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MOBILE DENSE MINERAL CONCENTRATOR

Objective

The objective is to create a large capacity (10tonnes/hour) trailer mounted dense mineral concentrator capable of independent operation (with its power generator).
A mobile gravity concentration plant for treating both alluvials and old tailing dumps is being developed.
The original flow sheet involved scrubbing, rejecting coarse gravel (at about 8 mm), a gravel sluicing stage, rejecting a coarse tail (at about 1 mm) on a sieve bend, sluicing the fines again, rejecting a second tail at about 150 um, thickening and passing over a novel type of mat to collect the ultrafines. However hydraulic tests indicated that the second sluice would have to be so wide (5 to 7 m) that it was not practical.

The second sluice has now been replaced by a prototype table based upon a dry fluidized bed separator. Fluidization is limited to concentrate and middling discharge areas. Just how wide a size range the different units will treat efficiently is yet to be determined. The sluice incorporates a jigging action which will be compared with the straight sluicing. The sluice tailing is run over a sieve bend and the undersize passed on to the second stage. As a table needs to be fed at a higher pulp density than a sluice, the flow sheet has been altered to introduce a thickening and classifying stage ahead of the table, which eliminates the second sieve bend on its tailings. The last stage is a mat shaped in the form of a cylinder which would periodically be turned through 90 degrees, the settled material being washed off the top by a row of jets and collected in a trough. The trough has been split into 3 sections (rougher and 2 scavenging sections) with a counter current cleaning pattern as in a flotation circuit. A motor and drive have been added to rotate the cylinder and add acentrifugal effect to the mat.

The parameters tested are: riffle height, spacing and inclination, sluice slope and sluice capacity. Tests have confirmed the hydraulic patterns found in the laboratory tests and indicated that the optimum unit capacity is considerably greater than the original one (32 m{3}/m width) (ie at or above the maximum rate tested in the laborat ory of 40 m{3}/m). As, in fact, there are probably little or no heavy minerals above 1 or 2 mm in size in the alluvials tested, they are being simulated by adding steel balls of 8 and 2 mm diameter to the feed. For the finer sizes the naturally occuring iron oxides (about 5%) oxidised lead minerals (about 0.5%) and gold (about 0.3 gr/t) are being used.
A mobile concentrator for heavy minerals has been developed and patented by ARMINES and is currently being manufactured and marketed under licence by the firm BROCHOT. This unit, with a nominal capacity of one tonne/hour, lends itself well to the reduction of gold prospecting samples and to the small scale mining of gold and dense minerals (cassiterite, wolframite, colombo-tantalite, etc).

The aims are as follows.
Firstly, gravimetric processing of spoil heaps. The reprocessing or processing of old European spoil heaps, the material in which has already been ground (or is to be ground with the addition of the breaker grinder module).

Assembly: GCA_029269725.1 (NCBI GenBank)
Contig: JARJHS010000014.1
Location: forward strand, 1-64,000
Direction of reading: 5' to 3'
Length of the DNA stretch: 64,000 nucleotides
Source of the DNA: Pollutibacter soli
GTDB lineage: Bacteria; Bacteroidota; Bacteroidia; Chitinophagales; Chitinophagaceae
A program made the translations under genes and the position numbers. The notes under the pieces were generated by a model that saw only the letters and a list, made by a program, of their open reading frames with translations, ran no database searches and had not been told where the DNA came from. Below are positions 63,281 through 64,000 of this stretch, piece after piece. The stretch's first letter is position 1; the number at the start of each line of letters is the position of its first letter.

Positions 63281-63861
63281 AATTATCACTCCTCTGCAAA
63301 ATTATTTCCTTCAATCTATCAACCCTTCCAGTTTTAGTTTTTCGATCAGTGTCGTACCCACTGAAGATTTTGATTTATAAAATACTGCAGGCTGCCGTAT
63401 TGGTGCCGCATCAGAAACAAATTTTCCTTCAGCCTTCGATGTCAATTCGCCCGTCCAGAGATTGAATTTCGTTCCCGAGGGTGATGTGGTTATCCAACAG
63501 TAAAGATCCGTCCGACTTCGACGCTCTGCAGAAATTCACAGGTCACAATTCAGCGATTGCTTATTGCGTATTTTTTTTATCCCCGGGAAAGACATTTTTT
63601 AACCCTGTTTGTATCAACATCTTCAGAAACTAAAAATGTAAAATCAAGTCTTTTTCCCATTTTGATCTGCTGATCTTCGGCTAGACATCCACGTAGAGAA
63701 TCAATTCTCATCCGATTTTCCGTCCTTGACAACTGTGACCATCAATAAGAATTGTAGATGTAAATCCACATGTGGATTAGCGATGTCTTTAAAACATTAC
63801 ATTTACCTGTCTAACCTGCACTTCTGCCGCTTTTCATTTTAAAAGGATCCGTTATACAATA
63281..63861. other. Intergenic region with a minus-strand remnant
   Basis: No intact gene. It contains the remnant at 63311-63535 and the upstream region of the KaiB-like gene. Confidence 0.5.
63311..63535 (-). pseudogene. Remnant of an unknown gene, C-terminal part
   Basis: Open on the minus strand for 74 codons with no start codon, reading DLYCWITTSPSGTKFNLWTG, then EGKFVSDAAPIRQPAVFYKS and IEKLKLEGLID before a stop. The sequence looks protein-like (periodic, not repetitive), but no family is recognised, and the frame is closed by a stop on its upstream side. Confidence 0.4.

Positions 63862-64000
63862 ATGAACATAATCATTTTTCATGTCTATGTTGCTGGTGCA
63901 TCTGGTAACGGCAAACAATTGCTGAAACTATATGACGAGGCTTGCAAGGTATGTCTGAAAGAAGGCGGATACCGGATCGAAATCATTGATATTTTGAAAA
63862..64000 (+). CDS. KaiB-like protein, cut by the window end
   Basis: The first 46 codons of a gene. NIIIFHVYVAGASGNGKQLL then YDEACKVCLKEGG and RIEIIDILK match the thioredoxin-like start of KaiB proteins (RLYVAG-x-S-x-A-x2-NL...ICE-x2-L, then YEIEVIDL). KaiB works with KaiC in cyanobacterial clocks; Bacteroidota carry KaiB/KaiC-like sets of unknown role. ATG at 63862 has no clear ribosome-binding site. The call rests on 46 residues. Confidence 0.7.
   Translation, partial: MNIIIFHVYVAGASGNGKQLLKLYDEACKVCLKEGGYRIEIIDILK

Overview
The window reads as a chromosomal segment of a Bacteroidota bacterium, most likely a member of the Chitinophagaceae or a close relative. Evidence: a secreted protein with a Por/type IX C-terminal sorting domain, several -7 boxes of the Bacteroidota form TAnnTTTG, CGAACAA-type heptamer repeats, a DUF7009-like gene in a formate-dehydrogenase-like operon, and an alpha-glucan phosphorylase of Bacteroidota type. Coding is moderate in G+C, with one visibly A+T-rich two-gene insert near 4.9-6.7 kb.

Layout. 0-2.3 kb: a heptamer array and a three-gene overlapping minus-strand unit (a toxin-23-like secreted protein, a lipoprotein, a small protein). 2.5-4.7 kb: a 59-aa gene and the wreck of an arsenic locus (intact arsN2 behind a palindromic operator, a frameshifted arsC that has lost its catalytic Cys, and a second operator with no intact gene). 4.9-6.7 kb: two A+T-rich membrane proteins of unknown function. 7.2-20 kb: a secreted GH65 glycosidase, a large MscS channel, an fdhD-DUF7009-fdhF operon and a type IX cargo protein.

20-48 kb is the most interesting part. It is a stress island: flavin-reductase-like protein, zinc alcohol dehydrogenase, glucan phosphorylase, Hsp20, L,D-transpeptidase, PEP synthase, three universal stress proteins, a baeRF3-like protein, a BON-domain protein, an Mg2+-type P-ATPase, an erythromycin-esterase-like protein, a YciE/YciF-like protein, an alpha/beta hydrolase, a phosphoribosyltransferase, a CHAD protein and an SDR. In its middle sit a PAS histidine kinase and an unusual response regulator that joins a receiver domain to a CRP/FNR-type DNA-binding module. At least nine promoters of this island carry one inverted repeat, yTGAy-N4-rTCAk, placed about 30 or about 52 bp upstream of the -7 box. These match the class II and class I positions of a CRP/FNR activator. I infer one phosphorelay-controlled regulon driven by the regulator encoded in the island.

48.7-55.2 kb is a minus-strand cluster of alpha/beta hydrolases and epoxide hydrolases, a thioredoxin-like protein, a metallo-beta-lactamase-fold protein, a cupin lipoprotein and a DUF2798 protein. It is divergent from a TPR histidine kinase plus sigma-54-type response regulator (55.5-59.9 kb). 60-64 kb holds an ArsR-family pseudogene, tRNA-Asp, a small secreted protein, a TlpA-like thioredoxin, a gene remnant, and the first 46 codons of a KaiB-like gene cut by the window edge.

Secondly, mining of small deposits which on their own do not justify the installation of a large processing unit (small tonnage) and which can be upgraded in this way.
Thirdly, pilot operation of larger industrial units
The ores and processable minerals in the first instance would be gold that contrasts well in density with the associated minerals and it is hoped to extend the field of application to less dense minerals provided that their density contrasts clearly with that of their gangue, examples being smithsonite in dolomite or barytes in dolomite. The basic stages will be as follows.
The overall concept including: dimensioning and positioning the units on the line; dimensioning the requisite pumps and piping; and making provision for the addition or removal of excess water in order to keep the optimum concentration of solids circulating. These parameters for the future machine represent the overall flowsheet that has to be supplied to the manufacturer.
Preparation of detailed drawings and manufacturing drawings.
Manufacture of the unit apart from sluices and manufacture of components.
Parametrization study for sluices.
Manufacture of sluices and interchangeable sets of riffles.
Full scale tests on an alluvial gold bearing site in the Gardon valley near Alles. These tests are to make it possible to optimize the operating parameters of the prototype and to make a reliable estimate of the necessary water flow rates, hourly tonnages, performance and consumption of the unit in operation.
Study of optimum recovery of water and recycling of water with maximum removal of fine particles, and design of an additional recycling module in order to be able to use the system in conditions where water is in short supply, notably in the semiarid countries of the Lome Convention.
Study of machine performance.

The tests and analyses will enable the participants to decide on the following data: tonnage that can be processed hourly; total recovery; tenor of concentrates; hourly energy consumption; water throughput necessary without water recovery; and throughput of reusable water.

Coordinator

Brochot SA
Address
52 Rue Marcel Paul
93297 Tremblay-en-france
France

Participants (3)

ASSOCIATION POUR LA RECHERCHE ET LE DEVELOPPEMENT DES METHODES ET PROCESSUS INDUSTRIELS
France
Address
Boulevard Saint-michel 60
75272 Paris
Desert and Mining Development Ltd
United Kingdom
Address
28 Brocket Road Stanborough
AL8 7TY Welwyn Garden City
UNIVERSITE DE LIEGE*ULG
Belgium
Address
Place Du 20 Aout 7
4000 Liege